As I read your book Between the World and Me I can’t help but notice your plea to your son on how to live in a America as a black man. I found your book to be a powerful letter describing Americans agonizing racial history as well as existing blacks civil rights obstacles. When you illustrated that Americans have established the entire society based on the ideas and perceptions of race. I noticed how angry you are at country that hasn’t prosecute law enforcers who you believe purposely murdered black women and men, whose policies encourage mass incarceration towards black population and promote values that discriminate blacks. I can see as you grew up in the streets of Baltimore life was not easy for you. Your everday struggle is definitely something you wish that your son will not experience. I can understand your concern as you confess your frustration as a black community father who gives positive values to his son.
Despite the effort of the civil rights suppression and violence towards blacks remain ingrained in the country culture from slavery. I can tell you want your son to understand that white America’s tendency to glorify democracy has caused them to forget that America has historically violated democratic values through enslavement, theft and torture and thereby subjecting the black women and men to agonizing racial discrimination. Since you witnessed the violent and racist death of people like Eric Garner and Tamir Rice, I can see where you would want to clarify to your son that such killings make it obvious that law enforcers in America are endowed with the power to destroy and victimize black bodies and no matter the effort of the blacks to embrace good values, they will never be safe from the risks of violence (Coates, 21).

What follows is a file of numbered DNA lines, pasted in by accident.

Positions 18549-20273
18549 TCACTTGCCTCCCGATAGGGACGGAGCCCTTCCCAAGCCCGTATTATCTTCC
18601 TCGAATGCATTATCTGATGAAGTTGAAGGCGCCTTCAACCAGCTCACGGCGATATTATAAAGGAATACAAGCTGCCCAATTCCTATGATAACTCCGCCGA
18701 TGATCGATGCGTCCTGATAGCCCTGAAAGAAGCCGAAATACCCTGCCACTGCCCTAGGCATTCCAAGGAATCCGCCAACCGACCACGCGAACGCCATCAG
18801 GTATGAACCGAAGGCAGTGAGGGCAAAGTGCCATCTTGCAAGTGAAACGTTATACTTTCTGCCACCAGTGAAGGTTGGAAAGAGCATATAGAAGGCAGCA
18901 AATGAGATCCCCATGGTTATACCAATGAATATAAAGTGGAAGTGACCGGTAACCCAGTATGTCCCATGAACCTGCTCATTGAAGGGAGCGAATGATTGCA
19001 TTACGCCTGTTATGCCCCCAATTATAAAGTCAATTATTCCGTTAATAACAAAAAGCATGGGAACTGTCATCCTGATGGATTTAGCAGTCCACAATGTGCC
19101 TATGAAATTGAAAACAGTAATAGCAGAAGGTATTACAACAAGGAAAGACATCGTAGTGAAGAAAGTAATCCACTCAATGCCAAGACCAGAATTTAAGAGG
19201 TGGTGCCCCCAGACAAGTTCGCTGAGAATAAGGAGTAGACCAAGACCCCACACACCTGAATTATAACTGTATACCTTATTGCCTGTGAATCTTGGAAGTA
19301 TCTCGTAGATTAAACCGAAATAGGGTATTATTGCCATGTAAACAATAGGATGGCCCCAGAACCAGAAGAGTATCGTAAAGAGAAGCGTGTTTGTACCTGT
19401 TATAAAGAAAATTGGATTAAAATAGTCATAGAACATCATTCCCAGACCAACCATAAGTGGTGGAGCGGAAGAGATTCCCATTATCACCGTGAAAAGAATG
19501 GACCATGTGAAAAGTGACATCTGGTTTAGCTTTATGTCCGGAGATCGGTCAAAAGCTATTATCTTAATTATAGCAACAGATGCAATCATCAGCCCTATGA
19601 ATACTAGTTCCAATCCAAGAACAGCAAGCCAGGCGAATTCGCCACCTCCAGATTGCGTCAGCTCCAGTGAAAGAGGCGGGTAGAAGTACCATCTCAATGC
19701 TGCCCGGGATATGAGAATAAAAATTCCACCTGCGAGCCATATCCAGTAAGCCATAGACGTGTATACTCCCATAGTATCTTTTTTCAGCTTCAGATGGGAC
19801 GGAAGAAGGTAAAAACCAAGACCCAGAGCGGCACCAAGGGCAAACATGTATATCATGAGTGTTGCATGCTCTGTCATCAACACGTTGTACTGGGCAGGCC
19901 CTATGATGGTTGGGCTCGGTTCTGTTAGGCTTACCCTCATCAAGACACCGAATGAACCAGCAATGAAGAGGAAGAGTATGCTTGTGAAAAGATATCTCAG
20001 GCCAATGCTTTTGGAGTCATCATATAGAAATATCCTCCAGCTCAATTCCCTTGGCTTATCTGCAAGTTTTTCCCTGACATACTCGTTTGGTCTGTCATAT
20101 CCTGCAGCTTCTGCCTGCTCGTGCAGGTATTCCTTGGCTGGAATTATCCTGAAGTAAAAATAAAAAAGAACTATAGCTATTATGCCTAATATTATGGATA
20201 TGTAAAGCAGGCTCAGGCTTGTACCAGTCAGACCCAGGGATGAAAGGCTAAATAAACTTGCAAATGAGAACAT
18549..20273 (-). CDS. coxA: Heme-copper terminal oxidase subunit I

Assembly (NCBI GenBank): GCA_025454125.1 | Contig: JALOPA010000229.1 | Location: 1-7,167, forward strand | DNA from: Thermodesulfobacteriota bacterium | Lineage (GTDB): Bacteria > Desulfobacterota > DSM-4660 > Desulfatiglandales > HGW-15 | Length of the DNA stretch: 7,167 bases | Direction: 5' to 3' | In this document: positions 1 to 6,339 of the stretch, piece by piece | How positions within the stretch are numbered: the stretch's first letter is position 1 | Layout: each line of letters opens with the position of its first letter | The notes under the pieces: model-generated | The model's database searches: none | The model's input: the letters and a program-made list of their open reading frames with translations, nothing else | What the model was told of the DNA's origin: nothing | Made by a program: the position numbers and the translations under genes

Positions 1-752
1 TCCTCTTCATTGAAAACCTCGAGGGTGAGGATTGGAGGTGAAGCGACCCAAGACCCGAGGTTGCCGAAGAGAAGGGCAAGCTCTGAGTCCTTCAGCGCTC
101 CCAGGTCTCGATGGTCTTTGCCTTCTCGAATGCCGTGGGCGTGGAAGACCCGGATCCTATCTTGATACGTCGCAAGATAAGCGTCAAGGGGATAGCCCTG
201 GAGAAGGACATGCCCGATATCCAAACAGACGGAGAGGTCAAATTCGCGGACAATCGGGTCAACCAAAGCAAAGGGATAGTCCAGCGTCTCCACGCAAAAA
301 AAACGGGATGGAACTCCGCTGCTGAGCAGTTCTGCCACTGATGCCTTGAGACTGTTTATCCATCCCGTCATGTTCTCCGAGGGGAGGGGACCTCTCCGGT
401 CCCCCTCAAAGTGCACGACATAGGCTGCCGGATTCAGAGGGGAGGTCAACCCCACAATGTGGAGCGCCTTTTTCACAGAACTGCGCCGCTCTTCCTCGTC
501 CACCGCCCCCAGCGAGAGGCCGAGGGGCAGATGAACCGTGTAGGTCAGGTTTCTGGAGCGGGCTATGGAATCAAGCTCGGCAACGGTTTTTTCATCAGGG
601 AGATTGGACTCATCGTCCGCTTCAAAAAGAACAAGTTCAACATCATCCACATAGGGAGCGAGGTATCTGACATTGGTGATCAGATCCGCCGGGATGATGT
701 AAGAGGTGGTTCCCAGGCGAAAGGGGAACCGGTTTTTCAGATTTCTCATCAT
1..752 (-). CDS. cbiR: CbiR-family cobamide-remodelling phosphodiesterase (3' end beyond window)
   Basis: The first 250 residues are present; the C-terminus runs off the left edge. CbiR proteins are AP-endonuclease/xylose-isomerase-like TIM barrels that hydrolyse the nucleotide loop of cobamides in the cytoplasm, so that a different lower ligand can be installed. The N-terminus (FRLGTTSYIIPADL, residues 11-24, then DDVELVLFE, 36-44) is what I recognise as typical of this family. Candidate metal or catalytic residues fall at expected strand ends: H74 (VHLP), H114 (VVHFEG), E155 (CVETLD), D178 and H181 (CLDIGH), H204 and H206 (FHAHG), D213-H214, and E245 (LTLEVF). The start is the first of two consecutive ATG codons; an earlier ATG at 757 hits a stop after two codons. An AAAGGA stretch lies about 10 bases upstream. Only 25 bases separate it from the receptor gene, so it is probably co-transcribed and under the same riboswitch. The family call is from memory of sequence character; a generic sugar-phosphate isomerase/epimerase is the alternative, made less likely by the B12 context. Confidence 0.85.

I felt your pain when you wanted your son to appreciate that American dream believed by many Americans does not apply to all people equally. That American dreams smell like peppermint but taste like strawberry depicting an irony of the discrepancy that exists between the whites who live up to dream and black people who live under continuous fear. Your letter made me reflect that the fancy and beautiful America dream was established based on race aspect, made possible by blacks and subsequently thrived only for white citizens, with black’s population rarely having access to the dream. I can tell that you want your son to understand that many blacks’ dreamers believe in the American dream, though blind to the reality of the racism and eventually end up frustrated. Not saying that some do succeed and follow their dreams, but many get caught up and do not move up the ladder of success. American dreamers tend to be the lawmakers, police officers and white people who use their privilege and power to suppress the black children. As well as assuming that the entire black population are criminals acting with immunity as a result of justice system that values and equates blacks as prisoners.
Coates, Ta-Nehisi. Between the World and Me. , 2015. Internet resource